The news has been moving around the interwebs on how Gareth Wright found a security issue with Facebook on the iphone. Seems the key information needed to request and hold a token to Facebook is stored unencrypted in a plist file. Facebook claims that this is not a security risk since its stored in a directory that is not suppose to be accessible by any other application.

Facebook responded:

Facebook’s iOS and Android applications are only intended for use with the manufacture provided operating system, and access tokens are only vulnerable if they have modified their mobile OS (i.e. jailbroken iOS or modded Android) or have granted a malicious actor access to the physical device….

Gareth responded on CNET:

Wright called Facebook’s statement “rubbish,” adding that the vulnerability is present on both jailbroken and non-jailbroken phones.

Although I have not tested this myself, given the number of times he was able to successfully access Facebook plists, I think I’m inclined to believe him.  Although I’m not one for connecting my iphone to ports I do not now, I will be even more careful.  However, what do you guys think?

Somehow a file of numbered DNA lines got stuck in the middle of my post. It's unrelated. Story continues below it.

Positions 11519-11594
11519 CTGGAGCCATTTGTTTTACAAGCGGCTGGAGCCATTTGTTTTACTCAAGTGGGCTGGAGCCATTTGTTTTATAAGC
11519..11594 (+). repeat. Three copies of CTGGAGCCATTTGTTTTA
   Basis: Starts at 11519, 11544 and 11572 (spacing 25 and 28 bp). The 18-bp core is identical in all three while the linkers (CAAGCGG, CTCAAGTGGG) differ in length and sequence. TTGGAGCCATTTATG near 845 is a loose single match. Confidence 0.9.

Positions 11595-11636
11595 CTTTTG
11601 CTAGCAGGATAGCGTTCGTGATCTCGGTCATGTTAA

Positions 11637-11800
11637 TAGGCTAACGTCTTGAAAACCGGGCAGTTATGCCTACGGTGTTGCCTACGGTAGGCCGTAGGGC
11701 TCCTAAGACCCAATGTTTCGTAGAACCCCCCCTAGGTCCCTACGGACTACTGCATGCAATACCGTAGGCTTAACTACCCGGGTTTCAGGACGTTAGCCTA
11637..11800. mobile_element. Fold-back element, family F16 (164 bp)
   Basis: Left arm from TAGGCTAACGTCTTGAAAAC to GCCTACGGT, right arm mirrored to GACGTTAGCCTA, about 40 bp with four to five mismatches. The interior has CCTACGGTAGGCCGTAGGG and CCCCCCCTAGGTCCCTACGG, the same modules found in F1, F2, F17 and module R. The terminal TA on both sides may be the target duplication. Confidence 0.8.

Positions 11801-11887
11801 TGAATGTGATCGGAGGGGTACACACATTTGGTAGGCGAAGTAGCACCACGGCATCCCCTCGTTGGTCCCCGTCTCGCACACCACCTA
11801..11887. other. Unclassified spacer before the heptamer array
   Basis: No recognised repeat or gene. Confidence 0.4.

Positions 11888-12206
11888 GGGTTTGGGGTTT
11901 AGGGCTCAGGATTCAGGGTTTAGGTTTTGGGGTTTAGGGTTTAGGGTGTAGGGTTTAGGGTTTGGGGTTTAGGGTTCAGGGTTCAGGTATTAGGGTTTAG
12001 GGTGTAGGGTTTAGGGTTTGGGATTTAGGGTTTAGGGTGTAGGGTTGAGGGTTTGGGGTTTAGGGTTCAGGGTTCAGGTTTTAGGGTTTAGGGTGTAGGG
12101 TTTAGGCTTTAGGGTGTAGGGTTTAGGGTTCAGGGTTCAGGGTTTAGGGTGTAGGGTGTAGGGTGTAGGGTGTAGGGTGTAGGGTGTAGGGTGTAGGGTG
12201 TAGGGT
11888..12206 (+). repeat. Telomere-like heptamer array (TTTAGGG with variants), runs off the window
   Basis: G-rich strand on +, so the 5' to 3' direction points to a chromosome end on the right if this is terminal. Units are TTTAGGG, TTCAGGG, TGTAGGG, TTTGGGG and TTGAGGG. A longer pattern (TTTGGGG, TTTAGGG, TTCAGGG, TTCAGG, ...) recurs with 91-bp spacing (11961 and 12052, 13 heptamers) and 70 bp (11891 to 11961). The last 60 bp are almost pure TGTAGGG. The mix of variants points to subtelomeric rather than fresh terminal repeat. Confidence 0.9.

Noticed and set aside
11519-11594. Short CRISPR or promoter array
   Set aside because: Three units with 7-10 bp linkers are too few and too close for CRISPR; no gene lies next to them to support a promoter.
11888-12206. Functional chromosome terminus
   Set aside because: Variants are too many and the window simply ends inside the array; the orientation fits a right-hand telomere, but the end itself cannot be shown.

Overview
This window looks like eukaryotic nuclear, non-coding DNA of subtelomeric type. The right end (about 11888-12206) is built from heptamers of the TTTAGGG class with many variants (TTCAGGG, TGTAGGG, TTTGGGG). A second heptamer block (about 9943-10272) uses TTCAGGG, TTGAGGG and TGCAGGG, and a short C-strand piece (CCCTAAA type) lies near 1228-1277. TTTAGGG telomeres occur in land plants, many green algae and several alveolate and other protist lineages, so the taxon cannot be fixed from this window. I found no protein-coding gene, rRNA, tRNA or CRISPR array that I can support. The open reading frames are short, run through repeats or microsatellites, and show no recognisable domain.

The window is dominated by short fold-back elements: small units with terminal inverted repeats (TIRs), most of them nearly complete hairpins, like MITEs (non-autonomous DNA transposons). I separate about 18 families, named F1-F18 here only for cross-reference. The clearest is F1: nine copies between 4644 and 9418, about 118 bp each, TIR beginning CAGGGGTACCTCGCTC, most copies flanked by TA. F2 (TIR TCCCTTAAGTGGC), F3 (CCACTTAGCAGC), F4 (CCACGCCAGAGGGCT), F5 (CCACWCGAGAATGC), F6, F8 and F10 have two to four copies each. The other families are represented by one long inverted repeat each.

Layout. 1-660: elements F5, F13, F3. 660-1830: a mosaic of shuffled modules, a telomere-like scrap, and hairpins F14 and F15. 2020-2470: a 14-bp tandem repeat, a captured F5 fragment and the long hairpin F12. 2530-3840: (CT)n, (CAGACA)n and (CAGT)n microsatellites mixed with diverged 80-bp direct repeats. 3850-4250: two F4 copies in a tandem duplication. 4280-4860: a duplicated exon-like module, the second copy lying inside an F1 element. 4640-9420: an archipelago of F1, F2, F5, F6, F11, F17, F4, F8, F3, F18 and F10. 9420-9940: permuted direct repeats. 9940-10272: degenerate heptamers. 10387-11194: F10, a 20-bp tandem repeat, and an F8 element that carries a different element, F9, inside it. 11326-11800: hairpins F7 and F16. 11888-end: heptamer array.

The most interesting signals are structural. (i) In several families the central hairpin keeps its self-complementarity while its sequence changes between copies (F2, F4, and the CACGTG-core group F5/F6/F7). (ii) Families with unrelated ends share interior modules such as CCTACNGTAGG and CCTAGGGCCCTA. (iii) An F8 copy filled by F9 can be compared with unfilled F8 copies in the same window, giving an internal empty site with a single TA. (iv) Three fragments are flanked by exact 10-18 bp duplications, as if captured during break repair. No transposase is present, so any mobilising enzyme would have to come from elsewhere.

The following is some of the means and devices Gareth created to access the plist.

After contacting Facebook and waiting for a reply took the liberty of  knocking together a few proof of concepts.

1) A hidden application which runs on shared PC’s Any device plugged in to charge has the Plist copied

2) A recompile of an open source iphone explorer like program with the added code

3) A saved game editing tool with the added code

4) A credit card sized hardware solution that takes all of two seconds to copy the plist should you have physical access to an iDevice

5)  A modified speaker dock

Over the course of a week over 1000 vulnerable plists were located and counted, though I hasten to add at no point was any data copied.

 

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